20 Jul, 2021
Explaining our hesitation and ultimate decision on including resistant starches in our Acceptable Ingredients list
At Certified Ketogenic, we believe in the mandate "First, Do No Harm" when it comes to our recommendations. We wait for peer reviewed studies to be available on new sweeteners, and we update our certification specifications when human trials have been conducted to our satisfaction, such as with the sweetener allulose.
Resistant starches, like the sweetener allulose, seemed too good to be true when they were first recommended as a way to improve insulin sensitivity. Why would potato starch be okay if a baked potato is not? If eating starch breaks those molecules down to form glucose, why would a green banana be any different than a ripe one? And if we at Certified Ketogenic approved potato starch, did that risk opening the floodgates on a range of products that squeaked by with the help of resistant starches but in such quantities, or through improper preparation, that their quality might be less than ideal for the ketogenic diet and lifestyle?
We believe that the ketogenic diet and lifestyle, when well-formed, promotes health as well as weight-loss. Often we find that when someone says 'the keto diet doesn't work'—if we are able to take a peek under the hood at what these judgements were based on—the diet itself did not adhere to true ketogenic guidelines. Thanks to industry adoption of the keto buzzword, popularity easily outpaces education. Many practitioners fall prey to believing that "If It Fits Your Macros" approaches, prepared foods made with rice or potato flours or coconut or agave sugars, or asparatame-laden diet sodas can be part of a successful keto diet. No wonder people blame the diet when their success is short-lived, unsustainable, or otherwise fails to live up to the hype.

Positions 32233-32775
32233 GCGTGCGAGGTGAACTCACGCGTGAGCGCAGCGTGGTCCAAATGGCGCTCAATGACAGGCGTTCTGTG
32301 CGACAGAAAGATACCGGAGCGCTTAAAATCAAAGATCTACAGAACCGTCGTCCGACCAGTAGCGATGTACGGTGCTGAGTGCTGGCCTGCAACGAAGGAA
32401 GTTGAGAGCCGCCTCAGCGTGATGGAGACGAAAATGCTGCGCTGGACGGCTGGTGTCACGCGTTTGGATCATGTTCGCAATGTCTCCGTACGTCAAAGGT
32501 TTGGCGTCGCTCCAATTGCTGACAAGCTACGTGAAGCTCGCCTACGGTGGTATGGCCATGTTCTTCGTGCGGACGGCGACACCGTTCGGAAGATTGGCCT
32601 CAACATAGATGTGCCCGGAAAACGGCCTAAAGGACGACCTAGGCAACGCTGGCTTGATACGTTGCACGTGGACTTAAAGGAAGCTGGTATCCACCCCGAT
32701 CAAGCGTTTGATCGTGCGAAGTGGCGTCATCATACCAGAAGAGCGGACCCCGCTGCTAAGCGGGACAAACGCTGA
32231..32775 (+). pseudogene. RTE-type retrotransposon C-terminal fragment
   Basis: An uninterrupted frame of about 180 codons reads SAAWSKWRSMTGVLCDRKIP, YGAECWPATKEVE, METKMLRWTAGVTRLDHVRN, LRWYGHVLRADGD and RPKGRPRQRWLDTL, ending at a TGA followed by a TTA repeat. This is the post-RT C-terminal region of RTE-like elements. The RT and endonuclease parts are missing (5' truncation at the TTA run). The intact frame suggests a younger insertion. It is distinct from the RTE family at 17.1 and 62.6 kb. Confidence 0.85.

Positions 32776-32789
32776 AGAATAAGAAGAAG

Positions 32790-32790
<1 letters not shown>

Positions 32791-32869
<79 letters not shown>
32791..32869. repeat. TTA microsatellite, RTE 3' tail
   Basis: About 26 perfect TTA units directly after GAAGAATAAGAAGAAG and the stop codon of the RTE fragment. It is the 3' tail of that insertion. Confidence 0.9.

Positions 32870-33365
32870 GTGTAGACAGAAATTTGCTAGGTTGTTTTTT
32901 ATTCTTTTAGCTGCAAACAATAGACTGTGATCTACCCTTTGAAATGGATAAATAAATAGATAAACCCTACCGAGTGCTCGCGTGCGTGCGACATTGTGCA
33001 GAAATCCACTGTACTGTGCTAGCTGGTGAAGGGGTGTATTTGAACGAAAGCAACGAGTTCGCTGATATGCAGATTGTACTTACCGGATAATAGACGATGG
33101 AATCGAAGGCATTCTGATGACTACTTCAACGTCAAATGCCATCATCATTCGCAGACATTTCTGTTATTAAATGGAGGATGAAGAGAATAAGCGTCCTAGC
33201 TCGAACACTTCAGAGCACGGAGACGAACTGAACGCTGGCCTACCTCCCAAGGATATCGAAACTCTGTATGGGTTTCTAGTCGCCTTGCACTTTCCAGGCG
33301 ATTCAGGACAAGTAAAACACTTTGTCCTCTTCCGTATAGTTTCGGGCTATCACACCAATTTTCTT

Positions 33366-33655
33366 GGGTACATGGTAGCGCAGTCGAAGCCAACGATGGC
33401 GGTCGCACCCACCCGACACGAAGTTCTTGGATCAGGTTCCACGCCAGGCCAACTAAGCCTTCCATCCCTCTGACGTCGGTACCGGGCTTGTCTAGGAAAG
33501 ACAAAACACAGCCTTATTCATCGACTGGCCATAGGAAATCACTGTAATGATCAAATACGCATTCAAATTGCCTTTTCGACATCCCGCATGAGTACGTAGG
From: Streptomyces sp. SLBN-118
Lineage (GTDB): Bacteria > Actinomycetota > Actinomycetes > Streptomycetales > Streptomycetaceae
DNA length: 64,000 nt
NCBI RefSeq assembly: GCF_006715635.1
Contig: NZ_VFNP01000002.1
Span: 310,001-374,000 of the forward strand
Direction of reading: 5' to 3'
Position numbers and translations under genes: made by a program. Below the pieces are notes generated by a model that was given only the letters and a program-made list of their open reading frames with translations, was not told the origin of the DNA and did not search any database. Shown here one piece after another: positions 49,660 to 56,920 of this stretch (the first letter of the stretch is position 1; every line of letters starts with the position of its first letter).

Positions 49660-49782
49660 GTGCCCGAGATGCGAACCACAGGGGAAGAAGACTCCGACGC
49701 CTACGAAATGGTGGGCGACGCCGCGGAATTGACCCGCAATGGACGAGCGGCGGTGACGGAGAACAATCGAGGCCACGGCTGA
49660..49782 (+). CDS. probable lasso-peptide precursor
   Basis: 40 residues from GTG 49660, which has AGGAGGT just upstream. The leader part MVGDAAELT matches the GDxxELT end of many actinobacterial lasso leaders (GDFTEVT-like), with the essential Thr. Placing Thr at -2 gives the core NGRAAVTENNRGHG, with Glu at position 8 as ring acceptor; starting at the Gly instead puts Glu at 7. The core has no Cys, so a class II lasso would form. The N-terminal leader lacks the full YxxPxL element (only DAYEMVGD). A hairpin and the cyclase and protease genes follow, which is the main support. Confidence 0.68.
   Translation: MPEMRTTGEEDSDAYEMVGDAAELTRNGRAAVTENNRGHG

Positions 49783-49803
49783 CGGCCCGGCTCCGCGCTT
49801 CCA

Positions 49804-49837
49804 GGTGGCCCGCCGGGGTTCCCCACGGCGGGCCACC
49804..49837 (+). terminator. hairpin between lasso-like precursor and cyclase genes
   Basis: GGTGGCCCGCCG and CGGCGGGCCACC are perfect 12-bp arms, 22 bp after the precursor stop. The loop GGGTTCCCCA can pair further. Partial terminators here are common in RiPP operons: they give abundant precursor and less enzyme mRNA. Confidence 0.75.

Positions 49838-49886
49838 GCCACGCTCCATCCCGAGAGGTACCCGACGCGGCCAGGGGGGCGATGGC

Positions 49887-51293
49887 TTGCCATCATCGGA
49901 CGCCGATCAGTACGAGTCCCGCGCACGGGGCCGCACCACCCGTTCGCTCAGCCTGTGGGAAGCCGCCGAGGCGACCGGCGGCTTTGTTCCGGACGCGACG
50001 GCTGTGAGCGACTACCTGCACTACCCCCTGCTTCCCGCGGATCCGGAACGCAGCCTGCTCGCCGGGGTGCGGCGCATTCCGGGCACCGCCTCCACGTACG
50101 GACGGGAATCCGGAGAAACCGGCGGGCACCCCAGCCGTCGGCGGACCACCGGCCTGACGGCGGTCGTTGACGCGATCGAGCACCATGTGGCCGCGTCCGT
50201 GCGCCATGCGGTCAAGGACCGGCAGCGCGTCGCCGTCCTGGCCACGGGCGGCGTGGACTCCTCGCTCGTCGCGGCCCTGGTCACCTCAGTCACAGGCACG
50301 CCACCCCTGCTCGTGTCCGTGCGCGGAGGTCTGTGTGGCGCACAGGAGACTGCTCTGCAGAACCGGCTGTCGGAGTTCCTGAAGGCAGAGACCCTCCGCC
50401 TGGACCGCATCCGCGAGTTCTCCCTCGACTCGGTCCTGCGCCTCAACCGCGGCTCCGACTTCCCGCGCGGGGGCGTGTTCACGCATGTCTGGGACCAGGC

Resistant starch is one that resists being digested, passing through the small intestine unchanged and only beginning to ferment (feed our gut microbiome) in the colon. Like insoluble fiber, studies show that resistant starches have a minimal impact on your blood glucose levels. The classification of resistant starch mandates how it should be prepared in order to take advantage of its molecular structure.
- Type 1 is contained within its cell structure in its 'raw' form (e.g., legumes, seeds, and grains). When processed or milled, it can be converted to glucose like normal starch.
- Type 2 has a molecular structure that is harder for digestive enzymes to access (e.g., unripe bananas, raw potatoes, and lentils). When prepared with heat, it becomes a normal starch that can be easily converted to glucose.
- Type 3 are produced when certain foods (e.g., rice and potatoes) are heated to a paste (gelatinized) and then cooled (retrogradized) before eating. Heating them again does not negate the effect.
- Type 4 is an artificial resistant starch created using chemical processes to create a starch molecule that is resistant to digestion.
- Type 5 starches are manufactured by heating and cooling certain starches in combination with certain fats, creating molecules that are more resistant to digestion.